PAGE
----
USS Little (DD-803)
|Builder:||Todd-Pacific Shipyards, Seattle|
|Laid down:||13 September 1943|
|Launched:||22 May 1944|
|Commissioned:||19 August 1944|
|Fate:||Sunk by Kamikaze, 3 May 1945|
|Class & type:||Fletcher class destroyer|
|Length:||376 ft 5 in (114.7 m)|
|Beam:||39 ft in (12.1 m)|
|Draft:||13 ft 9 in (4.2 m)|
|Propulsion:||60,000 shp (45 MW);
|Speed:||35 knots (65 km/h)|
|Range:||6500 nmi. (12,000 km)
@ 15 kt
|Armament:||5 × 5 in./38 guns (127 mm),
10 × 40 mm AA guns,
7 × 20 mm AA guns,
10 × 21 in. torpedo tubes,
6 × depth charge projectors,
2 × depth charge tracks
Little was laid down by Todd-Pacific Shipyards, Seattle, Wash., 13 September 1943; launched 22 May 1944, sponsored by Mrs. Russell F. O'Hara; and commissioned 19 August 1944, Commander Madison Hall, Jr., in command.
After training off the West Coast, Little departed Seattle 11 November 1944 to escort a convoy to Pearl Harbor. She arrived 23 November and participated in gunnery training and battle problems. On 22 January 1945 she got underway with a group of LSTs for Eniwetok and rehearsals for the invasion of Iwo Jima. Final preparations were made at Saipan, and 15 February Little sailed for the assault beaches.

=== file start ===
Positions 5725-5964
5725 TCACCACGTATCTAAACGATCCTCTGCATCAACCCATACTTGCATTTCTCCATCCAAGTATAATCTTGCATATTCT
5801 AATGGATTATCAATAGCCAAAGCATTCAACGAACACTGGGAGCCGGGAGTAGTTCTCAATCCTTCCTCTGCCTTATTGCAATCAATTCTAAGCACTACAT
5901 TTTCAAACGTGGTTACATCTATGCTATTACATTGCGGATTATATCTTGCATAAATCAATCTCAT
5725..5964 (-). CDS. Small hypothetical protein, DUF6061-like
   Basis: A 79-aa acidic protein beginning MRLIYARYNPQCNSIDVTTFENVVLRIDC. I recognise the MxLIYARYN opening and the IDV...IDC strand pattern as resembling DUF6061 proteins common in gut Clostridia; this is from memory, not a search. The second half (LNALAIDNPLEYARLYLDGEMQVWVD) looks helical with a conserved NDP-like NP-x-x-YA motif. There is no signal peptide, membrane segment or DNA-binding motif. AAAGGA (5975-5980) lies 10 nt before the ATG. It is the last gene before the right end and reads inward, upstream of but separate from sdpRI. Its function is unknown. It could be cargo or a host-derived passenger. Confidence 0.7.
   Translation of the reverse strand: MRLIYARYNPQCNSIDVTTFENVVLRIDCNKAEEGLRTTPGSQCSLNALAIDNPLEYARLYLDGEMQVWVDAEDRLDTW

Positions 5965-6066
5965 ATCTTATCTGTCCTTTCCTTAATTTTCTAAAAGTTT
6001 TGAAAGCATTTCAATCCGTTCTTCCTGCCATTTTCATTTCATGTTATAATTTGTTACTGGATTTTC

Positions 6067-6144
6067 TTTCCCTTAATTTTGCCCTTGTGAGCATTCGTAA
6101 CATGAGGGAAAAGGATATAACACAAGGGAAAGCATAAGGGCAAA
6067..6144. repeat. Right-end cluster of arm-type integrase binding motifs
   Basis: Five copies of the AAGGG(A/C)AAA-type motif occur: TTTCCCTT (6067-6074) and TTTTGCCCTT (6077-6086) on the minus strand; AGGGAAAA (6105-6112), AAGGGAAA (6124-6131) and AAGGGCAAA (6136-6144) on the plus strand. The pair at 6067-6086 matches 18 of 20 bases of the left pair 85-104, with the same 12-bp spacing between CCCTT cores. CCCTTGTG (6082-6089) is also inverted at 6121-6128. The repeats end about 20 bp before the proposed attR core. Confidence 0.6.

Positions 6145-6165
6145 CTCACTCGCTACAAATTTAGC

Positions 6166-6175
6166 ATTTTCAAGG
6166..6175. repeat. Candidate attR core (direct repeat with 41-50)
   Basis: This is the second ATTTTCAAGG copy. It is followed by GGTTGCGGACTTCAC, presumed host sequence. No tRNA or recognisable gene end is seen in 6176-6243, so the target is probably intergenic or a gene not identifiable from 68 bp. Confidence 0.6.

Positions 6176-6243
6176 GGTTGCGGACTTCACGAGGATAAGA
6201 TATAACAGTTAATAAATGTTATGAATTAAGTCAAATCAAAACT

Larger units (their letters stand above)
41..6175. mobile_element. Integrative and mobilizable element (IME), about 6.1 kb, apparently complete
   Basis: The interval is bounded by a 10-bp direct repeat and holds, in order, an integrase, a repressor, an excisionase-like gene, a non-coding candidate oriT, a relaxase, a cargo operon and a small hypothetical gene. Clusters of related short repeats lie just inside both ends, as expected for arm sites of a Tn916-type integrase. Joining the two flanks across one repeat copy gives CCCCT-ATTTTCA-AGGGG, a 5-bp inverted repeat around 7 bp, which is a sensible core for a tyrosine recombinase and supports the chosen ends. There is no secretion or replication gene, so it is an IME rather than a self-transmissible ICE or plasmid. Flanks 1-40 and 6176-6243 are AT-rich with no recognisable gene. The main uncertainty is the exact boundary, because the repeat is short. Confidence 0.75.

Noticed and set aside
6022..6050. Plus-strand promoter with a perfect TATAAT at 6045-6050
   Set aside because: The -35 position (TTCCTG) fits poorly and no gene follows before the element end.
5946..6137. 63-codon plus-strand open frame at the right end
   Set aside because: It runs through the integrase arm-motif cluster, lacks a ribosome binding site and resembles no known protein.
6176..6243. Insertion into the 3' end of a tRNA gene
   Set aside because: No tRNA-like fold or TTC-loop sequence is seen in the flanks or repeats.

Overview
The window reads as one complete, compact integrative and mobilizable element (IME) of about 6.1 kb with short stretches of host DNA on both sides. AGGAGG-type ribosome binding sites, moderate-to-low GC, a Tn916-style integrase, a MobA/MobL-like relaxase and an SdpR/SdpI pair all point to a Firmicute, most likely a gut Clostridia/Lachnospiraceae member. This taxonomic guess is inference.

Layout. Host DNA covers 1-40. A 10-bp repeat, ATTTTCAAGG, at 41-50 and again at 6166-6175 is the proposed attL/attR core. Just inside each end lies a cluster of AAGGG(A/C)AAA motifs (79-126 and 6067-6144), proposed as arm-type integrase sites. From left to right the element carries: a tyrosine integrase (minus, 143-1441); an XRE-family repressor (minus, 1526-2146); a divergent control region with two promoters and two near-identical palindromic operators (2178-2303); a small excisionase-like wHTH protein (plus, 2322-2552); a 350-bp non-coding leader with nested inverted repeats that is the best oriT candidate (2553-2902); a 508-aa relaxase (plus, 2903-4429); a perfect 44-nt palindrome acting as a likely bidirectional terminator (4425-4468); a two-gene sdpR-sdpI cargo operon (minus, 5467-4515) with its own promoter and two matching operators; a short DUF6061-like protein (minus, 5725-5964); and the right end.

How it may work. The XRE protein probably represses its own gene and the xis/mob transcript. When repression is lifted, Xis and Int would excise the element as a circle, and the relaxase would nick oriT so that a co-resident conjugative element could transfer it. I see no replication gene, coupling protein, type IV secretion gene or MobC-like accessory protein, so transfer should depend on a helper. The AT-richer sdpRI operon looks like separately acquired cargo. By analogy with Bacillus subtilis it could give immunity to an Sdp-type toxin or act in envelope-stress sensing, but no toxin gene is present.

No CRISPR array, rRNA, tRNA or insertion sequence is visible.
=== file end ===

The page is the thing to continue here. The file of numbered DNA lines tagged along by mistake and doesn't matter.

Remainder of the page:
Shore bombardment at Iwo Jima began 19 February. Little furnished fire support for ground forces until the 24th when she left for Saipan. She returned 4 March for bombardment, screening, and radar picket duties, and was back at Saipan 14 March to prepare or the Okinawa invasion.
Little sailed for Okinawa 27 March assigned to the demonstration group charged with feigning landings opposite the actual assault beaches. After accomplishing this diversion 1 and 2 April, Little screened transports and escorted LSTs to the beaches. On 19 April she was ordered to picket duty where she remained until 24 April—unscathed despite relentless enemy suicide attacks.
On 3 May Little and Aaron Ward (DM-34) were again on picket duty. At 18:13 hours, 18 to 24 aircraft attacked from under cloud cover. Aaron Ward took the first hit at 18:41. An instant later Little was hit on the portside. Within 4 minutes three more enemy kamikazes had hit her, breaking her keel, demolishing the amidship section, and opening all three after machinery spaces. At 19:55 Little broke up and went down. Sixty two of the Little's 200 sailors perished, while 27 suffered injuries.
- Brown, David. Warship Losses of World War Two. Arms and Armour, London, Great Britain, 1990. ISBN 0-85368-802-8.
- This article incorporates text from the public domain Dictionary of American Naval Fighting Ships. The entry can be found here.